David K. Young Consulting, LLC v. Arnold

Filing 11

ORDER DENYING 8 Motion to Remand and request for attorney's fees. Signed by Judge David Ezra. (rf)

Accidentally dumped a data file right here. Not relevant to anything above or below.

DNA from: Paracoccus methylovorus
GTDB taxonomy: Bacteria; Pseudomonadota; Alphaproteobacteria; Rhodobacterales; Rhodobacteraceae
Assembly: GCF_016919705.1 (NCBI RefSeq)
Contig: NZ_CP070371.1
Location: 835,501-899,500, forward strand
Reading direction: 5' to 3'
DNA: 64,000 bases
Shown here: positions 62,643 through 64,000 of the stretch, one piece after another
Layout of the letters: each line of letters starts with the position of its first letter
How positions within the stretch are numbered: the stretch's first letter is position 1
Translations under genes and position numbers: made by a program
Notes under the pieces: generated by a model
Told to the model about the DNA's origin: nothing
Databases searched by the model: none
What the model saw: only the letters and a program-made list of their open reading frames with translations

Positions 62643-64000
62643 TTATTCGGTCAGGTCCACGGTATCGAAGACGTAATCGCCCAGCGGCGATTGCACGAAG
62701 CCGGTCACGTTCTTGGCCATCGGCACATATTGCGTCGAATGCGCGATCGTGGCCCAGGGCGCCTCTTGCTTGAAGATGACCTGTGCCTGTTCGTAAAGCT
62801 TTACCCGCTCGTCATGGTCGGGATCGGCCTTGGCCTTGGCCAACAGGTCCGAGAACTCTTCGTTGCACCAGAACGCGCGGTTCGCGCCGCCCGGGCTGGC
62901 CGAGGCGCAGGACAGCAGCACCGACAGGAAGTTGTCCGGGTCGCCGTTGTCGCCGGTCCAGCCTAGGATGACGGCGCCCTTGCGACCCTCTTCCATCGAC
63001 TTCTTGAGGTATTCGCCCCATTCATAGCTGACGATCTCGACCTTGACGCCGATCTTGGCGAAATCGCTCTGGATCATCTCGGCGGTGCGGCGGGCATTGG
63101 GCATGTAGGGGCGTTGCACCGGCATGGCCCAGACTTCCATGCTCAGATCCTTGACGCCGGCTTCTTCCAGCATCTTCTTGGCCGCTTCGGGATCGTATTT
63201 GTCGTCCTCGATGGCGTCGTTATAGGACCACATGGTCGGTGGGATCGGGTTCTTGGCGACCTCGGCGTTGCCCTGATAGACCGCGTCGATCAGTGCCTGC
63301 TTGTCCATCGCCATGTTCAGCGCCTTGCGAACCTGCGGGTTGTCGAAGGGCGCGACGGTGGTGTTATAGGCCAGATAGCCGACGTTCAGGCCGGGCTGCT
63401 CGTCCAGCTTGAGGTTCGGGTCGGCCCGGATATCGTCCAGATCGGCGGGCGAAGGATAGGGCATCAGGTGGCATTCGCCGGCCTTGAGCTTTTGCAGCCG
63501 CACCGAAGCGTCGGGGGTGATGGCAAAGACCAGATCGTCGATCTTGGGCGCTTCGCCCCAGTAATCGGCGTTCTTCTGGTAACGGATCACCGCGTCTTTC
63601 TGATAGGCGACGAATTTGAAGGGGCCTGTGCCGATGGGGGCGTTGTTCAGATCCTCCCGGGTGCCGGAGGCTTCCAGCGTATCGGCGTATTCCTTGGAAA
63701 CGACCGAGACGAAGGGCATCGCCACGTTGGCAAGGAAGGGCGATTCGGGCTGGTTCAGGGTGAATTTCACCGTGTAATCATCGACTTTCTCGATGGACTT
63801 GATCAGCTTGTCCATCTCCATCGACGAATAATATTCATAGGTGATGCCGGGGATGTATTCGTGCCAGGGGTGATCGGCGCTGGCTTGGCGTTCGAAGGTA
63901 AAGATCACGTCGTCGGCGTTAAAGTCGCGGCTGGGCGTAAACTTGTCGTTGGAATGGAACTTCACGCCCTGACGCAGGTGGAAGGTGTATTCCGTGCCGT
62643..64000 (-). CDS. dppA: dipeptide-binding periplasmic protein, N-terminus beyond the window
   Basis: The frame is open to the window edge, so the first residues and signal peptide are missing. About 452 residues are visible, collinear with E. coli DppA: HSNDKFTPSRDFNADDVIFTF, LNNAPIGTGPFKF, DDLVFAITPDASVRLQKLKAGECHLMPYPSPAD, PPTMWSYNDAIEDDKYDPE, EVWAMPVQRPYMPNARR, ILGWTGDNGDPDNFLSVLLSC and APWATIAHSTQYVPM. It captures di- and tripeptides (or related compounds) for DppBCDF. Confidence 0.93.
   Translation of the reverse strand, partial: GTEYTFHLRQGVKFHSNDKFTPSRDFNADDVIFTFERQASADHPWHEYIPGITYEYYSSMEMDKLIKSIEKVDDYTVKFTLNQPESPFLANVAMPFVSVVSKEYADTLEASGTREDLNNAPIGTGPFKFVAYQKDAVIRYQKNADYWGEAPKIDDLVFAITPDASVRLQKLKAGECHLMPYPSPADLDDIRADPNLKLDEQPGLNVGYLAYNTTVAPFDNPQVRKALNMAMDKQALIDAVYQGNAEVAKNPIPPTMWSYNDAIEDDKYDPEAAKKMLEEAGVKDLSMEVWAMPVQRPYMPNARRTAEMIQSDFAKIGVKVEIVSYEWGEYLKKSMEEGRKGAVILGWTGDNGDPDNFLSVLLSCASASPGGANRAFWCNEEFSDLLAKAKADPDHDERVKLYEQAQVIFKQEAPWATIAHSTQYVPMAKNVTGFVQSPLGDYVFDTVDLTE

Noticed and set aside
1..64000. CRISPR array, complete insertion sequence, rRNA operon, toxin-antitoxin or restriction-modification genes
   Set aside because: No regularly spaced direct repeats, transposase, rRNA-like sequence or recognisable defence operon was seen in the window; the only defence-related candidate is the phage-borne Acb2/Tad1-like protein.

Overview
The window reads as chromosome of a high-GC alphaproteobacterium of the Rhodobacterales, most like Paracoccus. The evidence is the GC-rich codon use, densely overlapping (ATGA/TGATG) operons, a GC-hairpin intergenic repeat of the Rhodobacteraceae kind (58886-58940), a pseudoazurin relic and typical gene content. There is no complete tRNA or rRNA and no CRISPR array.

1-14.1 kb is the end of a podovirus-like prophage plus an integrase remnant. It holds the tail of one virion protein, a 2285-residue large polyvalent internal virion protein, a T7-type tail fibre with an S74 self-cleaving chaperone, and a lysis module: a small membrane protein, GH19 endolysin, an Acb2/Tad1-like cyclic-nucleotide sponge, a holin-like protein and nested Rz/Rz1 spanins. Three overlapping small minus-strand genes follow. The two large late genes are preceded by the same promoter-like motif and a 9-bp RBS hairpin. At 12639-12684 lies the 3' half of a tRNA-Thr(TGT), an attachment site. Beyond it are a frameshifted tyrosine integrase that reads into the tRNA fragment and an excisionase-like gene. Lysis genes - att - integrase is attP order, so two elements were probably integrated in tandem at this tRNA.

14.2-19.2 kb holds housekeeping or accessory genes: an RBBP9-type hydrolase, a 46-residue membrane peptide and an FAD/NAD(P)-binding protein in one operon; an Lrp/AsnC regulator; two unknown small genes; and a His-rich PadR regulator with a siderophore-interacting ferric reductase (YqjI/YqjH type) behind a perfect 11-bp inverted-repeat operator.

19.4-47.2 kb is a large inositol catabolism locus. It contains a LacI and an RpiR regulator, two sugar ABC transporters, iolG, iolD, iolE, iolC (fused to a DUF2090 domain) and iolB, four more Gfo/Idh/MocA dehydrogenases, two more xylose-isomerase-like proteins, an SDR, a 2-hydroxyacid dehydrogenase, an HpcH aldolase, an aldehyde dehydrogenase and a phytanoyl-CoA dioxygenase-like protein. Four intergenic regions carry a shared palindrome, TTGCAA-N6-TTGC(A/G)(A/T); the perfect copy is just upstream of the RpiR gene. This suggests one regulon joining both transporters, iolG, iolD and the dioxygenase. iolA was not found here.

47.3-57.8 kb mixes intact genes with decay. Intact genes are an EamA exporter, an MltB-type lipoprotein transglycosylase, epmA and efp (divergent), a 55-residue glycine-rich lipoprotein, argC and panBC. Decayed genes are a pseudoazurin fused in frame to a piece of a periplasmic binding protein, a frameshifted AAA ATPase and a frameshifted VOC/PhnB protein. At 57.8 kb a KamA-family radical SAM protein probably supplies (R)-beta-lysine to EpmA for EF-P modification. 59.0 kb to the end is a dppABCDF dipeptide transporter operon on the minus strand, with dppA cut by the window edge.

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IN THE UNITED STATES DISTRICT COURT FOR THE WESTERN DISTRICT OF TEXAS SAN ANTONIO DIVISION DAVID K. YOUNG CONSULTING, LLC, ) ) ) Plaintiff, ) ) vs. ) ) CRAIG C. ARNOLD, ) ) Defendant. ) _____________________________ ) CV. NO. SA-13-CV-00149-DAE ORDER DENYING PLAINTIFF’S MOTION TO REMAND On April 5, 2013, the Court heard the Motion to Remand filed by Plaintiff David K. Young Consulting (“DKYC” or “Plaintiff”) (doc. # 8). William H. Ford, Esq., and Veronica S. Wolfe, Esq., appeared at the hearing on behalf of DKYC; Kyle C. Watson, Esq., and James E. Montgomery, Jr., Esq., appeared at the hearing on behalf of Defendant Craig Arnold (“Arnold” or “Defendant”). After reviewing the Motion and the supporting and opposing memoranda, the Court DENIES Plaintiff’s Motion to Remand. BACKGROUND This lawsuit1 arises from a soured business relationship between 1 And another before this Court, Cv. No. SA-13-CV-00146-DAE. 1 DKYC and Arnold. Arnold was the founder of a company called Arnold & Company, LLC (“A&C”), which he sold to DKYC on March 27, 2012. (“Compl.,” Doc. # 1 Ex. 1 ¶¶ 11, 13.) As part of the sale, DKYC hired Arnold to continue operations on its behalf and Arnold signed a Non-Competition Agreement. (Compl. ¶¶ 17, 18.) The Non-Competition Agreement provides that for two years following his termination from DKYC, Arnold must refrain from engaging in business that competes directly or indirectly with DKYC in Michigan or Texas. (Id. ¶¶ 21, 22.) On December 28, 2012, DKYC terminated Arnold’s employment. (Id. ¶ 25.) DKYC alleges that since that date, Arnold has breached the NonCompetition Agreement by “creating an entity that engages in a business that directly competes with DKYC in Michigan”; “soliciting DKYC’s current clients in Michigan and Texas as a competitor”; and “soliciting new business from DKYC’s clients in Michigan and Texas for his own business purposes.” (Id. ¶ 26.) On January 2, 2013, Arnold filed a complaint in Michigan state court (“Arnold’s Michigan suit”), asserting causes of action for breach of contract, conversion, claim and delivery, and seeking a declaratory judgment that the NonCompetition Agreement is unenforceable. (Doc. # 5 Ex. 2 App. 5.) On January 23, 2013, Arnold filed a complaint in Texas state court (“Arnold’s Texas suit”), 2 asserting causes of action for breach of contract and breach of a promissory note and seeking a declaratory judgment. (Doc. # 5 Ex. 4 App. 9.) On January 28, 2013, DKYC filed a complaint in Texas state court (“DKYC’s Texas suit”), seeking enforcement of the Non-Competition Agreement, a temporary restraining order, and a temporary and permanent injunction. (Compl.) That same day, the state court entered a Temporary Restraining Order and Order Setting Hearing for Temporary Injunction in DKYC’s Texas suit. (Doc. # 5 Ex. 5 App. 11.) On February 6, 2013, Arnold filed a Plea in Abatement in DKYC’s Texas suit, arguing that the court should abate or dismiss the case because the issues involved are identical to those presented in Arnold’s Texas suit, which was filed first. (Doc. # 5 Ex. 5 App. 13.) On February 7, 2013, the court presiding over DKYC’s Texas suit entered an Extended Temporary Restraining Order agreed upon by both parties. (Doc. # 5 Ex. 5 App. 14.) On February 22, 2013, the court entered an agreed Temporary Injunction in that case enjoining the parties from engaging in certain actions that would cause the other imminent and irreparable injury. (Doc. # 5 Ex. 6 App. 16.) On February 26, 2013, Arnold’s attorney took the deposition of DKYC employee Joanne Haddad in Arnold’s Texas suit. (Doc. # 5 Ex. 6 App. 18, 20.) On February 27, 2013, Arnold removed DKYC’s Texas suit to this 3 Court (doc. # 1), filed a Notice of Nonsuit Without Prejudice in his Texas suit (doc. # 5 Ex. 9 App. 22), and filed a complaint in this Court asserting causes of action for breach of contract, breach of a promissory note, conversion, and seeking a declaratory judgment regarding the enforceability of the Non-Competition Agreement and the scope of the original agreement governing DKYC’s purchase of A&C (see Arnold & Co., LLC, et al. v. David K. Young Consulting, LLC, Cv. No. SA-13-CV-00146-DAE, doc. # 1). On March 5, 2013, Arnold filed a Stipulated Order of Dismissal Without Prejudice in his Michigan suit. (Doc. # 5 Ex. 9 App. 24.) On March 13, 2013, DKYC filed a Motion to Remand to State Court, Motion for Sanctions, and Request for Expedited Ruling. (Doc. # 5.) On March 19, 2013, Arnold filed a Response in Opposition. (Doc. # 6.) On March 21, 2013, DKYC filed an Amended Motion to Remand (“Motion”), withdrawing its Motion for Sanctions. (“Mot.,” Doc. # 8.) LEGAL STANDARD I. Motion to Remand A defendant may remove a case from state to federal court if the case could have been filed in federal court originally. Caterpillar Inc. v. Williams, 482 U.S. 386, 392 (1987) (citing 28 U.S.C. § 1441(a)). A removing defendant bears 4 the burden of establishing by a preponderance of the evidence that the federal court has subject-matter jurisdiction. De Aguilar v. Boeing Co., 47 F.3d 1404, 1408 (5th Cir. 1995). The removal statutes are to be construed “strictly against removal and for remand.” Eastus v. Blue Bell Creameries, L.P., 97 F.3d 100, 106 (5th Cir. 1996); see also Shamrock Oil & Gas Corp. v. Sheets, 313 U.S. 100, 108–09 (1941) (acknowledging “the Congressional purpose to restrict the jurisdiction of the federal courts on removal” and the need for “strict construction of such legislation”). A district court must remand a case if, at any time before final judgment, it appears the court lacks subject-matter jurisdiction. See 28 U.S.C. § 1447(c); Grupo Dataflux v. Atlas Global Grp., L.P., 541 U.S. 567, 571 (2004); In re 1994 Exxon Chem. Fire, 558 F.3d 378, 392 (5th Cir. 2009). A defendant may waive its right of removal by taking substantial action in state court prior to removal. See 14B Charles A. Wright, Arthur R. Miller & Edward H. Cooper, Federal Practice and Procedure § 3721, p. 105 (4th ed. 2009). However, “[a] waiver of the right to remove must be clear and unequivocal; the right to removal is not lost by participating in state court proceedings short of seeking an adjudication on the merits.” Tedford v. Warner-Lambert Co., 327 F.3d 423, 428 (5th Cir. 2003) (citing Beighley v. F.D.I.C., 868 F.2d 776, 782 (5th Cir. 1989)). 5 DISCUSSION DKYC seeks remand on two grounds. First, DKYC argues that remand is warranted because the Notice of Removal fails to properly allege Arnold’s citizenship. (Mot. at 6.) Second, DKYC argues that Arnold has waived the right to remove by engaging in actions that “evidence a clear intent to invoke the state court’s jurisdiction.” (Id. at 7.) The Court will address each argument in turn. I. Failure to Allege Citizenship Unless otherwise provided by statute, federal district courts have jurisdiction over: (1) all civil actions arising under the Constitution, laws, or treaties of the United States; and (2) civil actions between citizens of different states, where the matter in controversy exceeds $75,000, exclusive of interests and costs. See 28 U.S.C. §§ 1331, 1332(a). Arnold asserts that this Court has diversity jurisdiction pursuant to 28 U.S.C. § 1332(a). The Notice of Removal alleges that DKYC is a citizen of Texas and Arnold is a resident of Michigan and that there is thus complete diversity of citizenship between the parties. DKYC claims that Arnold’s failure to allege citizenship instead of residency renders the Notice of Removal deficient. It is well-established that an allegation of residence is insufficient to establish diversity jurisdiction; the party 6 asserting federal jurisdiction must allege citizenship. Kerney v. Fort Griffin Fandangle Ass’n., Inc., 624 F.2d 717, 719 (5th Cir. 1980); see also Getty Oil Corp., a Div. of Texaco, Inc. v. Ins. Co. of N. Am., 841 F.2d 1254, 1259 (5th Cir. 1988) (“We have stated repeatedly that when jurisdiction depends on citizenship, citizenship must be ‘distinctly and affirmatively alleged.’”) (quoting McGovern v. American Airlines, Inc., 511 F.2d 653, 654 (5th Cir. 1975)). Arnold points out that the Civil Cover Sheet filed with the Notice of Removal states that he is a citizen of another state. However, the Civil Cover Sheet also states that it neither “replace[s] nor supplement[s] the filing and service of pleadings . . . except as provided by local rules of court.” (Doc. # 1 Ex. 3.) No local rule permits a party to allege necessary elements of diversity jurisdiction on the Civil Cover Sheet. See Local Rule CV-3(a). Arnold also argues that DKYC’s statement in its Complaint that Arnold is “an individual who is a non-resident in Texas and whose usual place of business is located at 1145 W. Long Lake Road, Suite 301, Bloomfield Hills, Michigan 48302” suffices to establish diversity jurisdiction. (Doc. # 6 at 2 (quoting Compl. ¶ 2).) The Court disagrees. Citizenship must be “distinctly and affirmatively alleged.” McGovern, 511 F.2d at 654 (quoting 2A Moore’s Federal Practice § 8.10); see also Getty Oil, 841 F.2d at 1259 (“[T]he basis upon which jurisdiction depends must be alleged affirmatively and distinctly and cannot be 7 established . . . by mere inference.”). Thus, the Notice of Removal fails to properly allege the basis for diversity jurisdiction. However, this Court has discretion to permit Arnold to cure the defect by filing an amended Notice of Removal. See 28 U.S.C. § 1653 (“Defective allegations of jurisdiction may be amended . . . in the trial or appellate courts.”); Nadler v. Am. Motors Sales Corp., 764 F.2d 409, 413 (5th Cir. 1985). The Fifth Circuit has stated that “leave to amend [pursuant to § 1653] is to be granted liberally unless the movant has acted in bad faith or with a dilatory motive, granting the motion would cause prejudice, or amendment would be futile.” Jebaco, Inc. v. Harrah’s Operating Co., Inc., 587 F.3d 314, 322 (5th Cir. 2009). Here, where it seems apparent that the parties are in fact citizens of different states, the Court concludes that Arnold should be permitted to amend the Notice of Removal to properly reflect his citizenship. See Milstead Supply Co. v. Cas. Ins. Co., 797 F. Supp. 569, 574 (W.D. Tex. 1992) (removing defendant allowed to amend its petition for removal where it had expressed, “albeit imperfectly, a general allegation of diversity jurisdiction”). II. Waiver of Right of Removal Next, DKYC argues that Arnold has waived his right of removal. DKYC points to four actions taken by Arnold that “demonstrate a clear intent to 8 seek affirmative relief and proceed in state court”: (1) filing a petition in Texas state court; (2) filing a Plea in Abatement; (3) deposing a witness; and (4) obtaining a temporary injunction. (Doc. # 8 at 6–7.) There is no support for DKYC’s argument that a defendant may waive the right of removal by deposing a witness or obtaining a temporary injunction. It is well-established that waiver must be “clear and indicate a specific, positive intent to proceed in state court.” Jacko v. Thorn Americas, Inc., 121 F. Supp. 2d 574, 576 (E.D. Tex. 2000); see also Tedford, 327 F.3d at 428 (waiver must be “clear and unequivocal”). In order to determine whether a defendant’s actions indicate a clear and unequivocal intent to proceed in state court, courts have looked to “whether the actions were taken by the defendant in state court for the purpose of preserving the status quo, or [whether] they manifest[ed] an intent to litigate the merits of the claim.” Jacko, 121 F. Supp. 2d at 576. A temporary injunction is designed to preserve the status quo; obtaining one does not demonstrate an unequivocal intent to proceed in state court. The deposition, on the other hand, was certainly taken in anticipation of litigation. However, deposing a witness is equally consistent with an intent to proceed in federal court as it is with an intent to proceed in state court. Moreover, in order to waive the right of removal, a defendant must 9 take some action that amounts to “seeking an adjudication on the merits.” Tedford, 327 F.3d 423. “[A]ctions which are preliminary and nonconclusive in character and which do not actually submit the merits of a claim for binding decision do not waive defendant’s right to remove.” Gore v. Stenson, 616 F. Supp. 895, 897 (S.D. Tex. 1984). Accordingly, the Fifth Circuit has found no waiver where a defendant moved to transfer venue, moved for entry of a confidentiality order, moved to consolidate, and filed special exceptions, because none of those actions “submitted the cause to adjudication on the merits.” Tedford, 327 F.3d at 428. There is no question that deposing a witness or obtaining a temporary injunction does not amount to seeking an adjudication on the merits. Arnold’s Plea in Abatement (“Plea”) is most akin to the type of action that may constitute a waiver of the right of removal. The Plea sought to abate DKYC’s Texas suit because it arose from the same nucleus of operative facts as Arnold’s first-filed Texas suit. (Doc. # 5 Ex. 5 App. 13.) However, had the Plea been granted, it would not have absolutely defeated DKYC’s claims or disposed of them on the merits. Furthermore, Arnold did not proceed to a hearing on the Plea, choosing to remove the case to this Court before the date set for the hearing. See Jacko, 121 F. Supp. 2d at 576 (noting that “further intent [to proceed in state court] is manifested when the defendant attends the hearing and asks the state judge to 10 rule on the motion”). None of the cases cited by DKYC persuade the Court that Arnold’s participation in the state court proceedings was sufficient to waive his right to removal. In each case, the defendant engaged in more substantial or prolonged action than Arnold did here. See Brown v. Demco Inc., 792 F.2d 478, 481 (5th Cir. 1986) (noting in dictum that defendant may have waived the right of removal by defending action in state court for four years, filing “answers, amended answers, motions of various kinds, third party demands, cross claims, amended cross claims, and participated in discovery and depositions”); Garcia v. SSP Partners, No. C-06-385, 2006 WL 2850066, at *6–7 (S.D. Tex. Oct. 3, 2006) (finding of waiver where the defendant filed motions to compel arbitration, transfer, and consolidate, and made representations regarding the suit’s continuation in the state court at the consolidation hearing that the state court relied upon); Jacko, 121 F. Supp. 2d at 576–77 (waiver where defendant filed a motion for summary judgment and argued it at a hearing); Zbranek v. Hofheinz, 727 F. Supp. 324, 325 (E.D. Tex. 1989) (waiver where defendant sought an injunction, summary judgment and an order requiring plaintiffs to replead, and in any event removal was untimely). Finally, the Court finds unpersuasive DKYC’s argument that Arnold 11 waived his right to litigate this action in federal court by choosing to file his own lawsuit in Texas state court. The action currently before this Court was not commenced in state court by Arnold; it was commenced by DKYC. The fact that Arnold “first availed himself [of] the state court’s jurisdiction” (doc. # 8 at 7) by filing a different suit does not indicate a specific, positive intent to proceed with this action in state court. Furthermore, conduct in another case, however related the two cases may be, does not implicate the concerns underlying the waiver doctrine. After all, waiver is meant to prevent a defendant from “using removal as an insurance policy against unfavorable treatment in state court.” Hingst v. Providian Nat’l Bank, 124 F. Supp. 2d 449, 452 (S.D. Tex. 2000) (citing Rosenthal v. Coates, 148 U.S. 142, 147 (1892) (“[A] defendant cannot . . . experiment on his case in the state court, and upon an adverse decision then transfer it to the federal court.”)). Accordingly, “[a] defendant’s conduct in a prior lawsuit has no bearing on the removability of a later suit.” Hingst, 124 F. Supp. 2d at 452 (holding that defendant did not waive its right to removal by participating in a related lawsuit that previously existed in state court); Pittman v. Mem’l Herman Healthcare, 124 F. Supp. 2d 446, 449 (S.D. Tex. 2000) (holding that defendant did not waive removal by prosecuting an interpleader action involving the same parties and issues in state court). The Court thus concludes that Arnold has taken no action 12 that would constitute a waiver of his right to removal. CONCLUSION For the foregoing reasons, the Court ORDERS that Defendant be permitted to amend the Notice of Removal to properly reflect his citizenship. The Court DENIES Plaintiff’s Motion to Remand and request for attorney’s fees pursuant to 28 U.S.C. § 1447(c). (Doc. # 8.) IT IS SO ORDERED. DATED: San Antonio, Texas, April 8, 2013. _____________________________ David Alan Ezra Senior United States District Judge 13